What's up with Otago students and stealing road signs?

What's up with Otago students and stealing road signs?

Who hasn’t stolen a road sign or a road cone, or created a collection of “No Stopping” signs in the corner of their lounge?

Flat signs are often made of found materials. Let’s face it, budgets are tight and recycling is a good practice to foster. In the past, signs have been made from beer crates or headboards, but occasionally an acquired road sign has made its way onto the front of a house – and this is not a new practise. The first recorded student flat to appropriate a road sign is the well-known Great King Street flat from the 1970s and 1980s, Toad Works, which had a “Road Works” sign hanging from its upper leftmost balcony. GB emailed, “I was living in Toad Works (originally an old repainted Road Works sign was used and painted by us in 1973) in Great King Street opposite the Surveying School then, near the corner with Union Street. The matching flat next door eventually had their own sign done (Department of Toad Sexing)”.

More recently, Roaring Meg on Dundas Street had an official yellow place name sign, and The Shire on George Street sports a cheeky road cone on its finial, which can be seen poking above the hedge from across the road (perhaps a reference to Gandalf’s hat?).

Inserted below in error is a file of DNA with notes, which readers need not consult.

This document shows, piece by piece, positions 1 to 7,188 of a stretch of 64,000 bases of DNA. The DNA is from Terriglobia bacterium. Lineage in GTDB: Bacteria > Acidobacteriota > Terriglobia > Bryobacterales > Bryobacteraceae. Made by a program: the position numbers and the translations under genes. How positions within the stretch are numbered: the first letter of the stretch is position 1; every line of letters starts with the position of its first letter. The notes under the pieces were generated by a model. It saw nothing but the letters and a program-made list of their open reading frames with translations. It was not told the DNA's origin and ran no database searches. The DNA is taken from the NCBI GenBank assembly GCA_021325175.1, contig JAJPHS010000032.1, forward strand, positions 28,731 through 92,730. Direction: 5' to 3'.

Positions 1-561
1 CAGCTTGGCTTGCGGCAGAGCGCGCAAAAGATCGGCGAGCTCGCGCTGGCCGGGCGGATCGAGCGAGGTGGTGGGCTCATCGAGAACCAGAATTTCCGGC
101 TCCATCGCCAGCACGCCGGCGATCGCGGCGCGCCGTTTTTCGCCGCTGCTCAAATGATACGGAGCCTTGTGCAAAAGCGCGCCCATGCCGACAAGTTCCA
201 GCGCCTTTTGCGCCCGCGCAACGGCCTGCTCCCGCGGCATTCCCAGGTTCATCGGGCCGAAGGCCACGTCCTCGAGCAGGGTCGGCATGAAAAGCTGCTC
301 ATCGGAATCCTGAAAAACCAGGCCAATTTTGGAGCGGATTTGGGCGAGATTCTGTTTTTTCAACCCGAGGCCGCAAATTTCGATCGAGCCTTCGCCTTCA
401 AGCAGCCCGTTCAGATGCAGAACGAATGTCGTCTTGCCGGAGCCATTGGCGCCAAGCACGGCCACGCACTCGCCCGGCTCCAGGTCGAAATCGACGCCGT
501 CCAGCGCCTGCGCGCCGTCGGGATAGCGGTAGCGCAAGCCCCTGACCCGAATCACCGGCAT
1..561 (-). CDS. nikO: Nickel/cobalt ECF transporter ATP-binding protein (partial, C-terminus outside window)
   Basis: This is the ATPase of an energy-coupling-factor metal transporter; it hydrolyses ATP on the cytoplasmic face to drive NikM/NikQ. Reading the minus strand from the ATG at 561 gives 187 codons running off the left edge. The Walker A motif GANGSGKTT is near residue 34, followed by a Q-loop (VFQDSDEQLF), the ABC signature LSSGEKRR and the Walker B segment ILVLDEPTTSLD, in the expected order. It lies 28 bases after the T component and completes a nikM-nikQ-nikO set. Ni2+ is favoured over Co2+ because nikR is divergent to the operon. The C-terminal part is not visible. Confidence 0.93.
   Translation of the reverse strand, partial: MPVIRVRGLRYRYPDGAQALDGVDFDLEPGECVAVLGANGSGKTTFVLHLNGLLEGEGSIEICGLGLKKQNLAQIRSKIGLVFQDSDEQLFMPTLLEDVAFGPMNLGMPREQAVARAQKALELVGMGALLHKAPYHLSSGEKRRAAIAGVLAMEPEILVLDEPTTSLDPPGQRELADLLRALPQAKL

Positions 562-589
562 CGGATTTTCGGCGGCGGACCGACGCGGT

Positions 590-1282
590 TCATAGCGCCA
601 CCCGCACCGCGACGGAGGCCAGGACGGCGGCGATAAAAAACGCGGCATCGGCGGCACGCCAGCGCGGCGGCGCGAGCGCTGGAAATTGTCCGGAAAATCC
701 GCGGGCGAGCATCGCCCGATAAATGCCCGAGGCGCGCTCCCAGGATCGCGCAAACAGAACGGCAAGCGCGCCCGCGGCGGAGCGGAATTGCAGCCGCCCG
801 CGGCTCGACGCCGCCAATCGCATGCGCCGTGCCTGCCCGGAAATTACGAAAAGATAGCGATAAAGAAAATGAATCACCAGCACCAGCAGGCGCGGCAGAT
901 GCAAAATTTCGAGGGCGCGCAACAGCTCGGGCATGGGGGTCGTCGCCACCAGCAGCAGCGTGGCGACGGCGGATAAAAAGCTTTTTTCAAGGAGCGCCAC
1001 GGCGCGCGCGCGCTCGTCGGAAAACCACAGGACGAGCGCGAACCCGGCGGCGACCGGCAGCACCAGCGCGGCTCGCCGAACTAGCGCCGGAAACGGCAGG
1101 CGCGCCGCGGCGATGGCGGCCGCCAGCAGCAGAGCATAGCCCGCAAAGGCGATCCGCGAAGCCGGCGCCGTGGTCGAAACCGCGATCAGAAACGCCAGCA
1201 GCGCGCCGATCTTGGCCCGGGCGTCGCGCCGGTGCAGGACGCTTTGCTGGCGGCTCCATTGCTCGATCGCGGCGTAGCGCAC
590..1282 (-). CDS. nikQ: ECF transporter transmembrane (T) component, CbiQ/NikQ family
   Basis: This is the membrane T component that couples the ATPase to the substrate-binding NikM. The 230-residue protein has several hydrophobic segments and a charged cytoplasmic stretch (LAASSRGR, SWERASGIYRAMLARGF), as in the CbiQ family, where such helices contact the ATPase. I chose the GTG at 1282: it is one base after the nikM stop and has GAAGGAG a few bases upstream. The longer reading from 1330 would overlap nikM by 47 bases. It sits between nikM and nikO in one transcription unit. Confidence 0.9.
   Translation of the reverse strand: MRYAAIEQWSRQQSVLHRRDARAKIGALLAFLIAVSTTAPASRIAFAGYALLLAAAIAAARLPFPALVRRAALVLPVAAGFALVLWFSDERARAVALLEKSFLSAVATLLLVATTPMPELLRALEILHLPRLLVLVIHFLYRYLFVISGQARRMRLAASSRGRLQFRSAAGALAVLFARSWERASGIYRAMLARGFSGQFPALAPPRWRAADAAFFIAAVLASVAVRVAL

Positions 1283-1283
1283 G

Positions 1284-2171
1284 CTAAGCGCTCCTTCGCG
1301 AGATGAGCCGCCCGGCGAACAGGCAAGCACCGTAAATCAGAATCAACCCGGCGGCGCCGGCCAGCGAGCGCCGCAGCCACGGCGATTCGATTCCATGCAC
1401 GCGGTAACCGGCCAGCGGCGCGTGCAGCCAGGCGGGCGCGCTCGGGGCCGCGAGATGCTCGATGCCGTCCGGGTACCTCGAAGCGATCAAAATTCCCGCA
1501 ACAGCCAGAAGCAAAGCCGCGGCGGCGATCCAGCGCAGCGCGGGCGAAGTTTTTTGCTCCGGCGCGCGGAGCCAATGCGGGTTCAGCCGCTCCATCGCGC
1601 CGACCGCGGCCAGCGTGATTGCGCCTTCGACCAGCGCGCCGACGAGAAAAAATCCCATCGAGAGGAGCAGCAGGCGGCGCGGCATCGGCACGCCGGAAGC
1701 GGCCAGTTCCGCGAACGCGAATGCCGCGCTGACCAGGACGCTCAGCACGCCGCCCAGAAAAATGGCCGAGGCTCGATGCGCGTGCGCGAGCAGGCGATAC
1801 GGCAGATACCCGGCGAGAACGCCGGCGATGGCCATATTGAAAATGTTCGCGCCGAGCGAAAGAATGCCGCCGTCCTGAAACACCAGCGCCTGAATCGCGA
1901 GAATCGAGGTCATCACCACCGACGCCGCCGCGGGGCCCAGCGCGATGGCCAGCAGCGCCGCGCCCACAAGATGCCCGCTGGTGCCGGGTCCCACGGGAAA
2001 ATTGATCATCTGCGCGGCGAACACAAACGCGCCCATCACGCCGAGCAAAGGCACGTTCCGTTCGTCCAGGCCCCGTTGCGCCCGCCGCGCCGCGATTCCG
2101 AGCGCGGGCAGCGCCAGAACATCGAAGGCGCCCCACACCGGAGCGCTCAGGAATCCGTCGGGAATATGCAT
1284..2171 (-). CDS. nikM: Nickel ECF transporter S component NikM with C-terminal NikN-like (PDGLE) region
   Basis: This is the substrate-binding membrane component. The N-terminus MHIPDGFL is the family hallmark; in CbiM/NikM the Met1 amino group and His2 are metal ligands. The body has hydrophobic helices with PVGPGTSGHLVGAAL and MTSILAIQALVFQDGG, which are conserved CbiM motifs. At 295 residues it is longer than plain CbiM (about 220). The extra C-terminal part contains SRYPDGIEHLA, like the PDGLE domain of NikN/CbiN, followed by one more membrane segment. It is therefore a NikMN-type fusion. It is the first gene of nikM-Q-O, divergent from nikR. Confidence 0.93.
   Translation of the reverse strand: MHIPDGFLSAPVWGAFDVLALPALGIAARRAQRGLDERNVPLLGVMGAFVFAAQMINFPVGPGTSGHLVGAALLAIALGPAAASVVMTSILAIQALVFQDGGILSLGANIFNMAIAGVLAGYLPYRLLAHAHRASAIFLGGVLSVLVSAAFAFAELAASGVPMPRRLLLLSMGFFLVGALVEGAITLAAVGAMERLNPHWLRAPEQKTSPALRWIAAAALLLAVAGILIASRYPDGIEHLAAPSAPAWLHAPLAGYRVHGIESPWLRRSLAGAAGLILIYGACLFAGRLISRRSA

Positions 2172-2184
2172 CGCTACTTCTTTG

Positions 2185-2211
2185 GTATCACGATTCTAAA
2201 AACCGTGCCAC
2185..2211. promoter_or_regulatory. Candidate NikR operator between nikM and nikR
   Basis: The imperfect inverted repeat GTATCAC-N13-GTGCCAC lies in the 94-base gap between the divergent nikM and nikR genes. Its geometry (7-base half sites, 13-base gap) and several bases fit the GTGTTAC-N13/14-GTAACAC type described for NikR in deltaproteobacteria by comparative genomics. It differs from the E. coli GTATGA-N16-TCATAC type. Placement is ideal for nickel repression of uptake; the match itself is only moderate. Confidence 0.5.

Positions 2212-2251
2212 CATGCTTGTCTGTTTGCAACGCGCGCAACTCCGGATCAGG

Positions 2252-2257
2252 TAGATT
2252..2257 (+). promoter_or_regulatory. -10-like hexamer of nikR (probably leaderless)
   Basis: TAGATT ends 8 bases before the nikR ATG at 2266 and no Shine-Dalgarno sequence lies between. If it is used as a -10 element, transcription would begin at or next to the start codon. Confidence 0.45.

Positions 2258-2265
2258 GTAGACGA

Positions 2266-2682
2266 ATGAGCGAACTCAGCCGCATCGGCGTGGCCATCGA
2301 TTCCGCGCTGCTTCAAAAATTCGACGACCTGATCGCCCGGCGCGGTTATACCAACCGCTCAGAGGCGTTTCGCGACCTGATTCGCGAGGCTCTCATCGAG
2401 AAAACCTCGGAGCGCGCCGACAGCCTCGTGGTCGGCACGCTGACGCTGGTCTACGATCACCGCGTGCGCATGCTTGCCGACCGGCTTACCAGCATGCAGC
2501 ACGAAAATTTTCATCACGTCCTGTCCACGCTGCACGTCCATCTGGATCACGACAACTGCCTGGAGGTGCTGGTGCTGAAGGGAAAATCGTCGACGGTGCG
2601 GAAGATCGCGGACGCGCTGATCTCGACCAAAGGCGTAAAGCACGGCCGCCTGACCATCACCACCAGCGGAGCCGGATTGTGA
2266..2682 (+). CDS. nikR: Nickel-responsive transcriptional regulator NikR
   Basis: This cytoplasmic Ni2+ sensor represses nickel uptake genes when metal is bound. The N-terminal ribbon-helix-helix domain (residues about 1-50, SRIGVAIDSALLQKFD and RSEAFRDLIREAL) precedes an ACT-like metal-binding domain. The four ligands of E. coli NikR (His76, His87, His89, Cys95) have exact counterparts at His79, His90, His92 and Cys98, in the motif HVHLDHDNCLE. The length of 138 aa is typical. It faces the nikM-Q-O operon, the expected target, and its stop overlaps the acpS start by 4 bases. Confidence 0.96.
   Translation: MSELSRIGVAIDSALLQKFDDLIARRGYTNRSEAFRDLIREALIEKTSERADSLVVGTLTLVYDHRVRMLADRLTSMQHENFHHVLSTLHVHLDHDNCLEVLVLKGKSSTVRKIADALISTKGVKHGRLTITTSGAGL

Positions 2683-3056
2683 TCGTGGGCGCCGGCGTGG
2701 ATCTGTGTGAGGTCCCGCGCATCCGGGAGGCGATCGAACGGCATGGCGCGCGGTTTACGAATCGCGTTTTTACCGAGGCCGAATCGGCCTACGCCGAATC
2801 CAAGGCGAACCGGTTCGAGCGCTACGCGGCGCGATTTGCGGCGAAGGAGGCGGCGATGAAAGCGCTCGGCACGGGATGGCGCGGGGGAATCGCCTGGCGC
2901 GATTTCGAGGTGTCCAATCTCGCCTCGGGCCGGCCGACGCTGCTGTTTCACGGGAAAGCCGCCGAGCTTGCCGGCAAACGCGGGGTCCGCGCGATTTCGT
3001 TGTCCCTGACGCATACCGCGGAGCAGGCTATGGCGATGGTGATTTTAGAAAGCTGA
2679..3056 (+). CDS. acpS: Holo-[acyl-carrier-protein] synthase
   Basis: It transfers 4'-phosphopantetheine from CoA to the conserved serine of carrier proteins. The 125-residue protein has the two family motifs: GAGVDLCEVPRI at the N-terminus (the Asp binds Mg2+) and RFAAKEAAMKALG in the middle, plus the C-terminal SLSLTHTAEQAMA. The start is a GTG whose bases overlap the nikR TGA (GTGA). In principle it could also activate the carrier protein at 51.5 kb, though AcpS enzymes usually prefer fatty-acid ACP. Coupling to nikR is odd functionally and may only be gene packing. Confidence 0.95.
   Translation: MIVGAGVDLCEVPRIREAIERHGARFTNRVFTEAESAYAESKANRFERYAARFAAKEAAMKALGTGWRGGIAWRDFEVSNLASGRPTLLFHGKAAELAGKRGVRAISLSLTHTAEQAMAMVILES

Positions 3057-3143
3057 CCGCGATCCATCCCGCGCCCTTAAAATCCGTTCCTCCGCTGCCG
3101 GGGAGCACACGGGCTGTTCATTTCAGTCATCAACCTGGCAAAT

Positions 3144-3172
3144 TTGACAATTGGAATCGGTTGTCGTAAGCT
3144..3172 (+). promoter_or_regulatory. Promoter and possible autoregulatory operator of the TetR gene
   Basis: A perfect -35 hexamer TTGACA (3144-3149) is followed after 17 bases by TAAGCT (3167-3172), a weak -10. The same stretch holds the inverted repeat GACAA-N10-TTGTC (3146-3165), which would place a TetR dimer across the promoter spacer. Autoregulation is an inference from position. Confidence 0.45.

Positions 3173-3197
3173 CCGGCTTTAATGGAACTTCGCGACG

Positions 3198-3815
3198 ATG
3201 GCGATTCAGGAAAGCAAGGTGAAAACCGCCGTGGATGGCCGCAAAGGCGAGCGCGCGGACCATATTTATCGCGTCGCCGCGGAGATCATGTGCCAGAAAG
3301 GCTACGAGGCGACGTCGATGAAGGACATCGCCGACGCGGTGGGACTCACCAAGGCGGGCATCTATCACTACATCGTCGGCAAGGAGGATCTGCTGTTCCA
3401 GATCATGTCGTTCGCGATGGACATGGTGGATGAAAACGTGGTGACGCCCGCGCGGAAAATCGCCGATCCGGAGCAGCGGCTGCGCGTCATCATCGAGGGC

Another contemporary iteration of the practice of using acquired road signage can be seen at the Wet Tart on Clyde Street. Initially on Albany Street beside Poppa’s Pizza, the sign moved with its flatties at the end of 2015. Wet Tart made use of strategically placed electrical tape on a Day-Glo orange road sign. Recently the name was temporarily adjusted to read Wet Fart, however that didn’t last long; the flatties were a bit upset. “They’ve tarnished the name,” they said, “this is an outrage.” It didn’t take long for the Wet Tart to resume its former identity.

This article first appeared in Issue 3, 2018.
Posted 5:17pm Thursday 8th March 2018 by Sarah Gallagher.